Since water cannot be sprayed onto the fields during the winter (when the ground is frozen) the main storage pond allows treated water to accumulate during the winter months. In the spring the stored water is sprayed onto the fields at a rate that will empty the storage pond in time for the following winter.
In the mid 1980's leakage in an existing clay-lined lagoon became excessive and Alberta Environment asked the town to construct a new treatment and storage system. El-San Industries of Medicine Hat Alberta started construction on a clay-lined replacement lagoon in the summer of 1986, however once construction started it was apparent that insufficient quantities of clay were available to complete the project.
El-San was familiar with geomembrane lining work in irrigation canal liners and proposed that a liner material be used for the project. The existing Alberta Environment guidelines allowed for a backfilled 0.5 mm (20 mil) PVC lining material for sewage lagoons. El-San did a cost comparison between the nearest proven clay borrow pit and the PVC geomembrane. The PVC geomembrane was substantially less expensive.
Layfield Plastics was selected as the supplier of these PVC materials. Due to delays in the project caused by the change in lining material, the actual go-ahead for the PVC was received very late in the season. It would take everything Layfield had available to meet the project deadlines.
Layfield Plastics began fabrication of the PVC material in late September and started deliveries to the field of fabricated panels on the 1st of October 1986. Additional truckloads of fabricated panels were shipped to the site as soon as they were completed. Layfield committed additional manufacturing space to fabrication and added two additional welding machines during this time to keep ahead of schedule. In the end, all fabricated material was delivered on time so that site delays were avoided.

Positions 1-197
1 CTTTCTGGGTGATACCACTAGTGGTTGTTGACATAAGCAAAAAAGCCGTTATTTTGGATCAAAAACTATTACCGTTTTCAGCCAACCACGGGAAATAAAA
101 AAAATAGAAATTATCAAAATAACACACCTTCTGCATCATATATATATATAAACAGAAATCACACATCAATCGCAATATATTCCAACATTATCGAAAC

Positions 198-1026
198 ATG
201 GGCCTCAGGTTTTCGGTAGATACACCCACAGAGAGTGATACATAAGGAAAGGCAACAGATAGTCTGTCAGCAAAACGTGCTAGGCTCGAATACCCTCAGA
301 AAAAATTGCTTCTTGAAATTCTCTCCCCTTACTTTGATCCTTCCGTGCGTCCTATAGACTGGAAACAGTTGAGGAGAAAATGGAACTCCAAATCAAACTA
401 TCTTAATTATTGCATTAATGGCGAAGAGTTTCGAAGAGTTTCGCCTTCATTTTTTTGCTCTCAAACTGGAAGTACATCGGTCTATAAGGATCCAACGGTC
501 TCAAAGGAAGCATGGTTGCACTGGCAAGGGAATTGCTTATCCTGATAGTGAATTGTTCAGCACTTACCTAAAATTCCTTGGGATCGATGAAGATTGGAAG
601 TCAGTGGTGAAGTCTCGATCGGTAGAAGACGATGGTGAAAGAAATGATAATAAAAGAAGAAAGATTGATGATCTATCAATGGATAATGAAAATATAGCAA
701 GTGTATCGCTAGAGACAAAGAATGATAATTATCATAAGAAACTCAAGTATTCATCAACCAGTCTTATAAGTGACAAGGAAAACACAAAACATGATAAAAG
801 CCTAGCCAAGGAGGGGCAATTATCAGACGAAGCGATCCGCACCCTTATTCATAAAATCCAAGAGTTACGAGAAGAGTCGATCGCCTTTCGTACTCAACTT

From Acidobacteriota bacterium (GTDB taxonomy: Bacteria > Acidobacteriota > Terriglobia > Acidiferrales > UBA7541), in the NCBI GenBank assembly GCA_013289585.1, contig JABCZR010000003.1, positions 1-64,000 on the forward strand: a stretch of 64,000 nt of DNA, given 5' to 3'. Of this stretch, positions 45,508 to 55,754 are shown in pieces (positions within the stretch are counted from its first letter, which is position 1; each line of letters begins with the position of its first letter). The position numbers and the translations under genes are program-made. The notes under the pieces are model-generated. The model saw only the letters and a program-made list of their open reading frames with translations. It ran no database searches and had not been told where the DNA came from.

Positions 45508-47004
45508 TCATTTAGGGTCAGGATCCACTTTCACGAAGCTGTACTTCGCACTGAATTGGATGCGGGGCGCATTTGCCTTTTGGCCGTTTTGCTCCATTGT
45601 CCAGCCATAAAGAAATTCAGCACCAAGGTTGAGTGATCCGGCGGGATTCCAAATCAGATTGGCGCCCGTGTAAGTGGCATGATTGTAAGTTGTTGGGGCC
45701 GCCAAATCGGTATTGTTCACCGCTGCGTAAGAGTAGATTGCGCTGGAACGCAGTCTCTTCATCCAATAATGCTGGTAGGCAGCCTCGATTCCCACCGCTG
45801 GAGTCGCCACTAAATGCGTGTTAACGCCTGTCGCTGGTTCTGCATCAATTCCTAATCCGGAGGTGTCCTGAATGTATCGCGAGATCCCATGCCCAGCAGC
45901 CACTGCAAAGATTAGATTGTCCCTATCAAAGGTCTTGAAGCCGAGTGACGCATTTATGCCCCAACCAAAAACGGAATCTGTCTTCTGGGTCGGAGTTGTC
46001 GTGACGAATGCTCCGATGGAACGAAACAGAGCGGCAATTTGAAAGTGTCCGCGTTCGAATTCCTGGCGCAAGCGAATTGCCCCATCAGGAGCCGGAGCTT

Fabrication of the PVC lining materials was done with heat welding techniques. The specifications in 1986 were for a seam peel strength on fabricated 0.5 mm (20 mil) PVC of 2.0 N/mm (10 ppi). Layfield consistently exceeded a 4.0 N/mm peel (23 ppi) strength on all fabricated panels. This was a substantial improvement over previous shop welding methods. To confirm the consistency of welding random samples were taken from all shop and field welds and tested at an independent laboratory.
Installation of the PVC lining material took place from the beginning of October until early December. Field seams were prepared with solvent welding techniques, augmented by applied heat on cold days. A 600 mm (2 ft) sand backfill was placed on the installed liner to provide long term protection. The main problem during installation was wet ground and snow accumulation. This required additional care during backfill. Wind was also a significant problem and one panel was damaged during the passage of a particularly energetic storm front.
The Site in 1996
In October of 1996 Layfield Plastics returned to the Taber Industrial Sewage Lagoon to note the progress of the system at the ten year mark. In an interview with Roger Miles, R.E.T., Director of Field Operations, we discussed the performance of the lagoon to date. "We haven't had any problems with the plastic liner." In fact, the only serious problem that they have had was with erosion of the eastern slopes of the berm in the storage pond.